Why is Ada not trapping this specified range check?

The definition of 'Image says:

For every scalar subtype S:

S'Image denotes a function with the following specification:

function S'Image(Arg : S'Base) return String

As you can see, it takes a parameter of the base (unconstrained) type

You have a couple of pretty good answers, but I'm going to add another because it's clear that you expect the expression D + 1.0 to raise an exception, and the answers you have don't explain why it doesn't.

A type declaration like

type T_Norm is new float range -1.0 .. 1.0;

is roughly equivalent to

type T_Norm'Base is new Float;
subtype T_Norm is T_Norm'Base range -1.0 .. 1.0;

The type (called the "base type") isn't given a name, though it can often be referenced with the 'Base attribute. The name that is given is to a subtype, called the "first-named subtype".

This distinction is important and is often not given enough attention. As explained by egilhh, T_Norm'Image is defined in terms of T_Norm'Base. This is also true of the arithmetic operators. For example, "+" is defined as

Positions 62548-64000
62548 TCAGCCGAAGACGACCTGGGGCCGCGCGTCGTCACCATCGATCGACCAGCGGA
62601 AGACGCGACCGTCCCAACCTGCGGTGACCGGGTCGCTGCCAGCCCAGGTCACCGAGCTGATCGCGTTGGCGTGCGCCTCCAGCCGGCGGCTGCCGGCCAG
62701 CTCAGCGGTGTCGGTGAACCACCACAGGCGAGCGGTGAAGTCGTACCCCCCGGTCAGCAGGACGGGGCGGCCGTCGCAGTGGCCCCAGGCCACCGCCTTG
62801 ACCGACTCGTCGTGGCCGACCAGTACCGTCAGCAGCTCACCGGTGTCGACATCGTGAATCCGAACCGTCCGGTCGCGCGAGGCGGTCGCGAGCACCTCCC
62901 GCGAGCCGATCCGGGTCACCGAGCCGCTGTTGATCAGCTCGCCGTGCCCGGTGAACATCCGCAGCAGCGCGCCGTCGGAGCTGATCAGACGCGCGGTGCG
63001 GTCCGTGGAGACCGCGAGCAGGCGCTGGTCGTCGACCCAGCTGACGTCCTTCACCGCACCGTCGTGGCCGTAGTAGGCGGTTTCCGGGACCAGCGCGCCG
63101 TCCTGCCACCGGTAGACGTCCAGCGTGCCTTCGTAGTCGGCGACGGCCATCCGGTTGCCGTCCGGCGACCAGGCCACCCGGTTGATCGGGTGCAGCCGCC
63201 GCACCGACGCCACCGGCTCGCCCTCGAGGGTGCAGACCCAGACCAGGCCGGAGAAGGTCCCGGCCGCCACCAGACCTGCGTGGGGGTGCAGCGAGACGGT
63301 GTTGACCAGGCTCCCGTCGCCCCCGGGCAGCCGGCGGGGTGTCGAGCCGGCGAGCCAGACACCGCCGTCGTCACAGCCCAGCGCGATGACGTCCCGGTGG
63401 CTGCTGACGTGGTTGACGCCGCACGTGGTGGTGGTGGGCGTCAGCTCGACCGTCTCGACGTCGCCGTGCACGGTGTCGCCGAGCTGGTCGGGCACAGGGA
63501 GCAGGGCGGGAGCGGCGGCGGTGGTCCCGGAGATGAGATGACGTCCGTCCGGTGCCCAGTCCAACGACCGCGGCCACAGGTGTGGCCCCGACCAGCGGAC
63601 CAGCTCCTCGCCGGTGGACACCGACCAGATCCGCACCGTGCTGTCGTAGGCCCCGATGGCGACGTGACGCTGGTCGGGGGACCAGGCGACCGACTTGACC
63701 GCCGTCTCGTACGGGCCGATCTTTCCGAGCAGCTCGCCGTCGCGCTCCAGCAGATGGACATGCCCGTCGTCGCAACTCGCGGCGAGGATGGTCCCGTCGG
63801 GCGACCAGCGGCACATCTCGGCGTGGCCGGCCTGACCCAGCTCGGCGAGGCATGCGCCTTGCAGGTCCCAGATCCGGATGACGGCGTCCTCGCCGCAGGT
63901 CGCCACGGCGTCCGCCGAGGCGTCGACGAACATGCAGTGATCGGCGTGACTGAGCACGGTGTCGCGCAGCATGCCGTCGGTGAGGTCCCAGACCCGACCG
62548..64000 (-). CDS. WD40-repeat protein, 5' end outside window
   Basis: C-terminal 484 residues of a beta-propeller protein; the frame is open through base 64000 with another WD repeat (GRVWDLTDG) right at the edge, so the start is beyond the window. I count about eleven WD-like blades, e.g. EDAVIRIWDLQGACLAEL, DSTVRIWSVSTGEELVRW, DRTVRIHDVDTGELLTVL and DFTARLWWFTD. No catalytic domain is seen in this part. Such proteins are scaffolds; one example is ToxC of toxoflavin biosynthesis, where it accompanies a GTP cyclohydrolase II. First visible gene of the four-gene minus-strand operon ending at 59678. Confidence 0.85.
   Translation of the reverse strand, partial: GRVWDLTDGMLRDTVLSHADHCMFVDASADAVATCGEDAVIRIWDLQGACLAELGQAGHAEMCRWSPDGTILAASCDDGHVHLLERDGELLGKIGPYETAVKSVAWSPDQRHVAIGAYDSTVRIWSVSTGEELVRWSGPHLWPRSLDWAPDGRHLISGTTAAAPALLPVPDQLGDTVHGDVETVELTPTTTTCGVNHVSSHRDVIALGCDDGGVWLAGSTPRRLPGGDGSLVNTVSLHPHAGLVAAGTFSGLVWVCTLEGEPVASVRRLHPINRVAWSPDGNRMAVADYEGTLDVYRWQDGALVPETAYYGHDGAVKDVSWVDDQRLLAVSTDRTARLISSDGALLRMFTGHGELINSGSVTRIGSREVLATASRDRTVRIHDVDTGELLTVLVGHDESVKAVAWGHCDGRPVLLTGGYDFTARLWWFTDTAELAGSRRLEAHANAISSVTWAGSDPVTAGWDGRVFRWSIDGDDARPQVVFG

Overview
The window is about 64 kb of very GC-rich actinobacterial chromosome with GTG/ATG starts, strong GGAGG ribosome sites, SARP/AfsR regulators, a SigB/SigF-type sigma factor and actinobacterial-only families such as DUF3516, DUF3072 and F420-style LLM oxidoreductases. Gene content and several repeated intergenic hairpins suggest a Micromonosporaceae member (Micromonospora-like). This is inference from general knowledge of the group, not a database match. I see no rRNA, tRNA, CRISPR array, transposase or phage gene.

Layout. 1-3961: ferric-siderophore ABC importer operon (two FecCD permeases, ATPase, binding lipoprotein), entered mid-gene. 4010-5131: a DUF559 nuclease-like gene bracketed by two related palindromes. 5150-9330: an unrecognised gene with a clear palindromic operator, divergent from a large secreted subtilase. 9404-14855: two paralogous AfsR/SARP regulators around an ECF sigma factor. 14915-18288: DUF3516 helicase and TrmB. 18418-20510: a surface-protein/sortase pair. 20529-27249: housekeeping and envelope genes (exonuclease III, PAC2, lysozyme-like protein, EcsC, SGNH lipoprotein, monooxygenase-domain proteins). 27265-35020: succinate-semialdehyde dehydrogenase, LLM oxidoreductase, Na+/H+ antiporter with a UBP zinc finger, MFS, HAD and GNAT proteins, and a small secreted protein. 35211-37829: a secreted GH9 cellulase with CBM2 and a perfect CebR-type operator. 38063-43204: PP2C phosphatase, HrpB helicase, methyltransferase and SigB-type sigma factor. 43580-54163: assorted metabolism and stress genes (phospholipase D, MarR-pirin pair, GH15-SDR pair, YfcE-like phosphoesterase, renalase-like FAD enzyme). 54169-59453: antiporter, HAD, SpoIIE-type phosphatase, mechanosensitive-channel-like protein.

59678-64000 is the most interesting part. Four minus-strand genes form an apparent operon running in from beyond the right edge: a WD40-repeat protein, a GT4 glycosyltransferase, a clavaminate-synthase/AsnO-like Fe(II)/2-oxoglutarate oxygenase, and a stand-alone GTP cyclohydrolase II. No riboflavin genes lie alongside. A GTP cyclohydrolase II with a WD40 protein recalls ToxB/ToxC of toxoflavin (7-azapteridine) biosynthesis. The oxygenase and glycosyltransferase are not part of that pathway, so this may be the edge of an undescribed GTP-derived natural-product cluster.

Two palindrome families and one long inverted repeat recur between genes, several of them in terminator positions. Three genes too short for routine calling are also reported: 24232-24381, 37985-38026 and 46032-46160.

function "+" (Left : in T_Norm'Base; Right : in T_Norm'Base) return T_Norm'Base;

2.0 is clearly in the range of T_Norm'Base, so evaluating D + 1.0 doesn't violate any constraints, nor does passing it to T_Norm'Image. However, when you try to assign the resulting value to D, which has subtype T_Norm, a check is performed that the value is in the range of the subtype, and an exception is raised because the check fails.

This distinction is used in other places to make the language work reasonably. For example, a constrained array type

type A is array (1 .. 10) of C;

is roughly equivalent to

type A'Base is array (Integer range <>) of C;
subtype A is A'Base (1 .. 10);

If you do

V : A;
... V (2 .. 4)

you might expect problems because the slice doesn't have the bounds of A. But it works because the slice doesn't have subtype A but rather the anonymous subtype A'Base (2 ..4).